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Flies like a butterfly, stings like a B

Thursday, 29 November 2012 - 9:12am IST | Place: Bangalore | Agency: dna

City likely to bear the brunt of BSY’s Friday fury — when he hits the road to resign from BJP.

Former chief minister BS Yeddyurappa’s four-decade long association with the BJP will come to a bitter end on Friday — and true to Yeddyurappa’s style, he is set to make it a big event that could bring the city to a halt.

It will be almost a replay of the events that Bangalore witnessed 15 months ago when he went in a huge procession to Raj Bhavan to submit his resignation as the chief minister. This time Yeddyurappa will go in a procession from the Freedom Park to Vidhana Soudha to submit his resignation from the legislative assembly membership to Speaker KG Bopaiah. He will also quit from the primary membership of the BJP.

Preparations are on for a big rally of his supporters at the Freedom Park on Friday morning as a show of strength to BJP national leaders who refused to accept his demand to make him the BJP state president or name him as the party’s chief ministerial candidate in the next assembly election. Yeddyurappa will address the rally of his supporters before heading towards Vidhans Soudha to submit the resignation.

Even as BJP is preparing to face the next assembly polls without Yeddyurappa, efforts are on to dissuade the fence sitters in the party from joining KJP, the regional party to be launched by Yeddyurappa on December 9.

On Friday, law and parliamentary affairs minister Suresh Kumar appealed to Yeddyurappa to reconsider his decision of quitting the BJP. Kumar tried to maintain a brave front by claiming that no BJP legislators or MPs would join KJP.

“The reports that 50 BJP MLAs and 8 MPs joining KJP are baseless. I am confident that nobody will go to KJP,” he said. Expressing his dismay at Yeddyurappa’s stand, Kumar said that it is unfair on part of Yeddyurappa to quit the party just because he has been hurt by one or two bitter incidents in the party. “Yeddyurappa has contributed immensely for the growth of BJP, but he has also derived coveted posts and huge stature from the party,” he added.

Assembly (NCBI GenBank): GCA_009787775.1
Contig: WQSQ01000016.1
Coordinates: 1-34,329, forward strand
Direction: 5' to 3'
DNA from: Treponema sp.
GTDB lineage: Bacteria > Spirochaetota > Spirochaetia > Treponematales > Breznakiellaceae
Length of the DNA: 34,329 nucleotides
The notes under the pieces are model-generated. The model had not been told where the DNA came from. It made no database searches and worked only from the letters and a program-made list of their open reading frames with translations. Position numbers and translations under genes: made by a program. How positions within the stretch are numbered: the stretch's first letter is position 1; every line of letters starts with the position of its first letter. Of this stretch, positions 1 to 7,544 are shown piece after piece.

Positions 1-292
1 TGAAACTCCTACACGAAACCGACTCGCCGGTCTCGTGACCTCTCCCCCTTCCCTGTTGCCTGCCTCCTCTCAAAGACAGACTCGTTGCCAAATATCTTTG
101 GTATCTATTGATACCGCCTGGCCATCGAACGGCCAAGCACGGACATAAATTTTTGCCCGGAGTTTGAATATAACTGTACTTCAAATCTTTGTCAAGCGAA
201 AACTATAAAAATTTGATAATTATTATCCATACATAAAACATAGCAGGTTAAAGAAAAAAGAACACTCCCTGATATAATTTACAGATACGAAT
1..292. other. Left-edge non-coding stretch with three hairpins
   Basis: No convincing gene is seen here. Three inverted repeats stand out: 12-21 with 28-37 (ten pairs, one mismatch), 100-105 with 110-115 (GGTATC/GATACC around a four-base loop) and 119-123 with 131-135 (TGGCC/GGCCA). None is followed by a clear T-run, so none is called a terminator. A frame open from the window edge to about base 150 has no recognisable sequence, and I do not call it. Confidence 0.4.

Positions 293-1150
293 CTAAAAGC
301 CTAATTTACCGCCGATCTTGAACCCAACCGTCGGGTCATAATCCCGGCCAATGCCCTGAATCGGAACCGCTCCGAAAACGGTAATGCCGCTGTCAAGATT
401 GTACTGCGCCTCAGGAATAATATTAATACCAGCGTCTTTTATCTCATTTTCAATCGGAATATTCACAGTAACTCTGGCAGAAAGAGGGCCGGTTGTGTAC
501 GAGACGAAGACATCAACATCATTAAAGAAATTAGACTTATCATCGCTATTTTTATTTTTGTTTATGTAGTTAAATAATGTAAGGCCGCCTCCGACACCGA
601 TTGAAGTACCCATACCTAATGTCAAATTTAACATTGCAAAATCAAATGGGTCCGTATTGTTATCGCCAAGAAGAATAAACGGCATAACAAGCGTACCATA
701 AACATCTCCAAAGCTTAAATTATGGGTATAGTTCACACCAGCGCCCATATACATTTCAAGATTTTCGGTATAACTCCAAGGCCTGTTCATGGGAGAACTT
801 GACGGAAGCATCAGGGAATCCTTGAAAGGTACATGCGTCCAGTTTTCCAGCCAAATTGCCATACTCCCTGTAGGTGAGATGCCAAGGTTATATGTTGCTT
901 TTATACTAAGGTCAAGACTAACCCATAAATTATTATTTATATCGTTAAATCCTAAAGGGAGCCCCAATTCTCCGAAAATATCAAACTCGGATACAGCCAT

“Yeddyurappa has enjoyed power and status over the past several years. There are innumerable party workers who toiled for the party without getting anything in return. One should continue to serve the party swallowing whatever bitter experiences,” Suresh Kumar said.

The exit of Yeddyurappa is expected to deliver a huge blow for the prospects of BJP in the forthcoming assembly elections. The split of the BJP vote bank, especially in the Lingayat belt of northern Karnataka, charges of corruption and the anti incumbency factor could deliver a lethal blow for BJP.  Yeddyurappa is confident of succeeding in his game plan to emerge as a king maker by winning about 20 to 30 seats and be a part of the next government.

Yeddyurappa’s determination to decimate BJP has brought the spring back in Congress leaders’ fight in the poll arena. Desperate to bounce back to power after a gap of 8 years, the grand old party is already sensing a bree if not a wave in its favour. The split in BJP votes is almost certain to improve the tally of Congress in the next assembly elections. The overtures from Yeddyurappa for a post-poll alliance has only further boosted the confidence of Congress to see its own Chief Minister taking the oath within next 6 months.

But the birth of KJP is unlikely to be a sweet news for JD(S), which has been trying to project itself as the only regional party in the state over the years. With KJP too raising its pitch to carve out a niche as the “True Regional Party”, JD(S) is also expected to lose its bargaining power over formation of a government if the election throws up a hung assembly, which is almost certain to be a reality.

However, the birth of one more political party without sound ideological foundations is expected to further weaken the prospects of seeing healthy and stable governments in the state, which has already seen the ugly side of coalition governments, Congress-JD(S) and then JD(S)-BJP, in the recent past.

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